Climate change caused by vapour trails less significant than expected – but air traffic causes more cirrus cloud formation
28 October 2005
A jet's exhaust gas and vapour trail
Estimates by Intergovernmental Panel on Climate Change updated under leadership of DLR
It has been revealed that the effect of vapour trails on global climate change is much less than originally supposed. This is the conclusion reached recently by researchers from the German Aerospace Center (DLR) in Oberpfaffenhofen.
Since 1999, the estimates of the Inter-governmental Panel on Climate Change (IPCC) were considered the standard appraisal of the contribution of air traffic to climate change. Under the leadership of DLR, these figures have now been updated in a new publication (Sausen et al, 2005). According to the newly-published figures, the contribution of vapour trails is much (in fact three times) less than estimated by the IPCC in 1999. However, the contribution made by the aircraft-induced formation of cirrus clouds may be even greater than that presumed in 1999 (twice as high), although this is still not yet completely verified.
Because of the considerable uncertainty surrounding this contribution, we cannot say for sure that the contribution made by aircraft-induced cirrus cloud formation is entirely negligible.
Like vapour trails, aircraft-induced cirrus cloud formation cause global warming. The IPCC’s conclusions as to the other effects of air traffic on climate change (including the increasing concentration of carbon dioxide, the accretion of ozone and the breakdown of methane caused by nitrogen oxide emissions) were confirmed. This study draws its information from a range of simulations and measurements taken over the last five years.
One of the most important of these was the EU project TRADE-OFF, the aim of which was to scrutinise more closely the chemical and climatic effects of air traffic.
This work appeared in a special volume published by the Meteorologische Zeitschrift, in which 15 scientifically verified contributions evaluate the results of the European conference organised by DLR in 2003: ‘Aviation, Atmosphere and Climate’.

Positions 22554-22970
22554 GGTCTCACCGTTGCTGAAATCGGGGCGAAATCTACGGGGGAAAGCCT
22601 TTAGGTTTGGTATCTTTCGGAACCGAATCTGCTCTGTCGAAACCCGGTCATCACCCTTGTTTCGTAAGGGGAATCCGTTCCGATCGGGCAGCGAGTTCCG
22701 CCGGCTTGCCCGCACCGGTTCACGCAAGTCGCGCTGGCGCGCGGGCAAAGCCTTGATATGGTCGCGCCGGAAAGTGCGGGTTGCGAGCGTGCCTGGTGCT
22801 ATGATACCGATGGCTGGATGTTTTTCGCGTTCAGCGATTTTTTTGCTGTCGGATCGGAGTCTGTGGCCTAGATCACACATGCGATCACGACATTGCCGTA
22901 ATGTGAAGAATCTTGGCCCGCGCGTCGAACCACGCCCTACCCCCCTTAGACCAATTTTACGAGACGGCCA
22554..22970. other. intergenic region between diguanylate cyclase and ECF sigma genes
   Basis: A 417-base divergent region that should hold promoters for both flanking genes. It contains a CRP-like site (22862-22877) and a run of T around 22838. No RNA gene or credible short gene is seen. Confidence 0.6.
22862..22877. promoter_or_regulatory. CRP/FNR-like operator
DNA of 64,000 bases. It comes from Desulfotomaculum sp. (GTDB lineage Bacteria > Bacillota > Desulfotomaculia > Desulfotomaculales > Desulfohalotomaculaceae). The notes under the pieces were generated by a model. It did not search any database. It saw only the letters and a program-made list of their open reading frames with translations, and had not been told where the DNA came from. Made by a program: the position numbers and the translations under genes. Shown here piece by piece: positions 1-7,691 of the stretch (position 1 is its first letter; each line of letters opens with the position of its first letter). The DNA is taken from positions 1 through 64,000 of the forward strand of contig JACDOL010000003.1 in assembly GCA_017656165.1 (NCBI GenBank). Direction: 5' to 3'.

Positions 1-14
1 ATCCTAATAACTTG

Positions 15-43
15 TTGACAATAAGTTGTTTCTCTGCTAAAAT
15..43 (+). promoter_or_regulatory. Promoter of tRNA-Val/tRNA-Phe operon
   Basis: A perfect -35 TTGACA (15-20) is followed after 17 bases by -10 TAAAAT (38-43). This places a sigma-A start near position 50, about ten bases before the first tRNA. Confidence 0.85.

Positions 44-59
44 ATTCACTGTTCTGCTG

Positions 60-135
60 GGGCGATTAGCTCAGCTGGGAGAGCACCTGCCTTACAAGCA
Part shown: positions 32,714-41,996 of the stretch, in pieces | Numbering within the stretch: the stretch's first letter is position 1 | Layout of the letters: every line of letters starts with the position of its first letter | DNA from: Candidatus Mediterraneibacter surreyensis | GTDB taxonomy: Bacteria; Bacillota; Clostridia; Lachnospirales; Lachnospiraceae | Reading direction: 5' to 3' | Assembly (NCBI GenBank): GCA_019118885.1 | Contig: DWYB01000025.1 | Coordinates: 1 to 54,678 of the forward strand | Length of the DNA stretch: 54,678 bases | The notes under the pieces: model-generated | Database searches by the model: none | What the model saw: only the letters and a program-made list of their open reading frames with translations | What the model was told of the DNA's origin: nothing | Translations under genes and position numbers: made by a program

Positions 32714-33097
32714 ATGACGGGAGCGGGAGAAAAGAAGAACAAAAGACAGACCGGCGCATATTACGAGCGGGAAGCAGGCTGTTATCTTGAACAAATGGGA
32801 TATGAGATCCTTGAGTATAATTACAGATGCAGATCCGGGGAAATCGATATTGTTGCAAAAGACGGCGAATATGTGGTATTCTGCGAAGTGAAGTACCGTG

The subjects under discussion range from the particles emitted by aircraft to our influence on clouds and climate change. Another contribution (Mannstein and Schumann) demonstrates that vapour trails can grow to become cirrus clouds that cover an area about ten times the size of the original vapour trail.
The objective analysis of the effects of air traffic on the world’s climate is one of DLR’s key tasks, says Professor Joachim Szodruch, the member of DLR’s Executive Board with responsibility for aviation and energy. The associated research activities at DLR are reflected in a variety of publications. In addition to the special volume mentioned above, further articles dedicated to topics such as the effect of aerosols from aircraft on cloud formation and strategies to reduce the climatic impact of aviation appear in other scientific journals (Geophysical Research Letters, Atmospheric Physics and Chemistry, Transportation Research, Comptes Rendus Physique).
The Inter-governmental Panel on Climate Change was established in 1988 by the WMO (World Meteorology Organisation) and UNEP (United Nations Environment Programme). The goal of the IPCC is to evaluate scientific, technical and socio-economic information to achieve a better understanding of the risks of climate change caused by human activity.